UpRising reflects on the anniversary of Grenfell

UpRising reflects on the anniversary of Grenfell

June 18, 2018

 

Last week we took time across the UK to mark and reflect on the anniversary of Grenfell, uniting in silence, walks and thoughts – wondering how such an event could occur here, in the world’s 5th largest economy, a hub of diversity and equality. At 12.54am last Thursday, Grenfell Tower – amid disparate affluence in its borough – illuminated green for those affected by the tragedy; a tragedy that its people predicted, but shocked society and the wider world.

More than ever it is imperative that our society, and particularly our leadership, acts not only on the failures in decision making surrounding the fire, but the failures that will continue to occur whilst our governance is unrepresentative of our communities.

When there is a disconnect in representation between politicians and those they work to serve, that disconnect does not just stop at surface level, it is deeply entrenched in how our society acts, who it acts for, and how it leads.

Frequently, conversations around diversity and representation encourage us to look at what happens to a person’s decisions or pathways when unable to see themselves at the top. We focus our efforts on mitigating that challenge, ongoing and important work, but leave little challenge for those who hold power. Grenfell pushes us to ask how the decisions of our leaders are affected when they are unable to see themselves at the ‘bottom’.

If people on the ground do not look like you, sound like you, or have the same upbringing as you; responsibility for those people can become devolved or forgotten. The victims of Grenfell were not listened to. Their pleas went unanswered by a leadership who did not reflect the diversity of a borough that sees some of the most privileged individuals live side by side with those most affected by inequality. Despite their locality, those employed to hear and act were a sizeable distance away from lived experience or understanding; and as a result a community was failed.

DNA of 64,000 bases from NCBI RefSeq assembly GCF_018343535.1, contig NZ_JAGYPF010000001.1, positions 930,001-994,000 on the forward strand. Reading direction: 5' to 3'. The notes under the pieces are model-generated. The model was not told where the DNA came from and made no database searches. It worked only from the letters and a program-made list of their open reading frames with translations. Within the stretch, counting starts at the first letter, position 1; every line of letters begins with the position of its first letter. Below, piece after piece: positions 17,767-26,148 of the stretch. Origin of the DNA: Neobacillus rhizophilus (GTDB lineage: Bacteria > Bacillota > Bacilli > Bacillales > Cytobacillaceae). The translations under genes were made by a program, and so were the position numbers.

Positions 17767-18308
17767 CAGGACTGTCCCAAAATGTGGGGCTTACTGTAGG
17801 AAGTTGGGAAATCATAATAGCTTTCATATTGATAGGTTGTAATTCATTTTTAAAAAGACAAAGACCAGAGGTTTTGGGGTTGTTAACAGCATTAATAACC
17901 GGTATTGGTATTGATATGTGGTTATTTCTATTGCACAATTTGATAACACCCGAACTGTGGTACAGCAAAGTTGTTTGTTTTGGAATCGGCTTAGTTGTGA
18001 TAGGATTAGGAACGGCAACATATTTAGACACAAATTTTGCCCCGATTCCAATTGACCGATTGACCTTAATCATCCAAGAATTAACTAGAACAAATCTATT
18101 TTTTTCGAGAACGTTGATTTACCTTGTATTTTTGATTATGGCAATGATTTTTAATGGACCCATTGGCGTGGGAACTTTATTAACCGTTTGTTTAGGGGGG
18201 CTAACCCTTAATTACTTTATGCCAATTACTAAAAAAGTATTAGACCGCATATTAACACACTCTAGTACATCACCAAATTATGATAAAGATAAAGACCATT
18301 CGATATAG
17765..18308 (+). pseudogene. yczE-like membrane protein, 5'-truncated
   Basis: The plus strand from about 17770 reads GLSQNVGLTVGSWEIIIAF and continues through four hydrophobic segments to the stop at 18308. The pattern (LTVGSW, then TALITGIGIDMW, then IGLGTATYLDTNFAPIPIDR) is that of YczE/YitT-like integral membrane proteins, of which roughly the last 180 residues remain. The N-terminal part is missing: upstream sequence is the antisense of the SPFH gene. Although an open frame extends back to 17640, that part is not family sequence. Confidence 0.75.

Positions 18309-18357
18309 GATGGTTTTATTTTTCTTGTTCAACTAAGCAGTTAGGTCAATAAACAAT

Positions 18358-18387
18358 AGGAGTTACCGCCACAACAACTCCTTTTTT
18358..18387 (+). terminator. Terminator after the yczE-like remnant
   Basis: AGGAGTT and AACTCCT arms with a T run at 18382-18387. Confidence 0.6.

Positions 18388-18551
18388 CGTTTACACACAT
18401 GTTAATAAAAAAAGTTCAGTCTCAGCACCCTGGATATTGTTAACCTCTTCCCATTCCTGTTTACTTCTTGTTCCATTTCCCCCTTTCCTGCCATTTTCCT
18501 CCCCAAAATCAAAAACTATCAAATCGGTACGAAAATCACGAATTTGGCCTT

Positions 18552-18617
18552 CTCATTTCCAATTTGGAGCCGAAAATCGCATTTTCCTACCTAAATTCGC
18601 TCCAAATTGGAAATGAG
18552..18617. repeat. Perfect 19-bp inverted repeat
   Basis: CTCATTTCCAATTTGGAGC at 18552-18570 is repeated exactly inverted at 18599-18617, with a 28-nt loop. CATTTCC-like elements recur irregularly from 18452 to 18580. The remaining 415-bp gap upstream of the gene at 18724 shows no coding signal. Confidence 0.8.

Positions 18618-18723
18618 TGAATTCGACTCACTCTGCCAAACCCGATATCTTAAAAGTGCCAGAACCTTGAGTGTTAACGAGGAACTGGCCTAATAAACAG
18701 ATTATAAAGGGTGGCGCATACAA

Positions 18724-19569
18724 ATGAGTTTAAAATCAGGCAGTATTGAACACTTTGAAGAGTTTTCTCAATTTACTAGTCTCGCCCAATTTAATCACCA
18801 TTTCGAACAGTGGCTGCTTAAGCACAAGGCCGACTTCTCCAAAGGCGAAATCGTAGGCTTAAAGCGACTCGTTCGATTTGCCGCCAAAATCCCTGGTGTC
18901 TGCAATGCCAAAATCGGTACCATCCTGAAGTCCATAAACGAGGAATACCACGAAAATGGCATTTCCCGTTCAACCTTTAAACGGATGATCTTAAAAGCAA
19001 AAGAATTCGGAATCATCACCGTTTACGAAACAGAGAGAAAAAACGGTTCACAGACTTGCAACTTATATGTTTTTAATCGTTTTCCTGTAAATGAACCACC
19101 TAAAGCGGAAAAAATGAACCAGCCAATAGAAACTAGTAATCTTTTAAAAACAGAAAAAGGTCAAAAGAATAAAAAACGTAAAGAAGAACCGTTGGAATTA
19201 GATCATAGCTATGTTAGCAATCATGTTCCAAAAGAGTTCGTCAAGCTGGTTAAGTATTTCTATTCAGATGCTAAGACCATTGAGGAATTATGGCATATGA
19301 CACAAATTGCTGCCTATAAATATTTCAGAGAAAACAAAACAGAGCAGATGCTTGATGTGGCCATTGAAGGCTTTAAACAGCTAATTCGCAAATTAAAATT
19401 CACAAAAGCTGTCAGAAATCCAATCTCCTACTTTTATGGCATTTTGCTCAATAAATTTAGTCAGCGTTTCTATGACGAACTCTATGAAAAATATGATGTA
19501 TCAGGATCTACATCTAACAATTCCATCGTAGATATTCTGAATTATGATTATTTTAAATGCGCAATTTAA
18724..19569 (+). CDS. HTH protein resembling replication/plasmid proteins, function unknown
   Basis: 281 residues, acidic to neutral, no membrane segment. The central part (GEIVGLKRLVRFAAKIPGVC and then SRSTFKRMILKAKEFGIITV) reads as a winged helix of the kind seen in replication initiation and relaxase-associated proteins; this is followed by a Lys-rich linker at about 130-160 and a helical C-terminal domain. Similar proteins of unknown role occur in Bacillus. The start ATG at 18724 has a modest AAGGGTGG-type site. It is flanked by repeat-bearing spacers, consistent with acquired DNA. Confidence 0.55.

When we have representative leadership, we will have empathy. When we have empathy, we will have a united desire to work for equality. Grenfell tower, a home made up of working class people and ethnic minorities, is far from those who walk through the doors of Westminster, and as a result far from thought.

Yes, we are making progress. Last year’s general election resulted in the ‘most diverse House of Commons ever’, and with representatives who have ears a little closer to the ground will come shifts in mindset, understanding, and a growth in empathy that will reach colleagues who may be disconnected from constituents. But that journey towards progress still did not prevent the events that unfolded one week after 2017’s general election.

Every individual in this country has a right to a safe home, but that can only be achieved when we have more leaders who know the challenges faced by those living in social housing. Equality can only be achieved when we have more leaders who know the challenges faced by those most marginalised.

Last year UpRising took its Leadership Programme to West London, supported by Grenfell United. We will continue to work across the UK to champion the critical issues surrounding diversity, social mobility and equality. Our mission is to break the cycle of unrepresentative power in the UK, by developing new, community-minded and socially-conscious leaders; so that our future decision-makers truly represent our diverse communities.

 

Blog post by Roxy Legane, Programme Manager, Manchester

Photos sourced from CNN.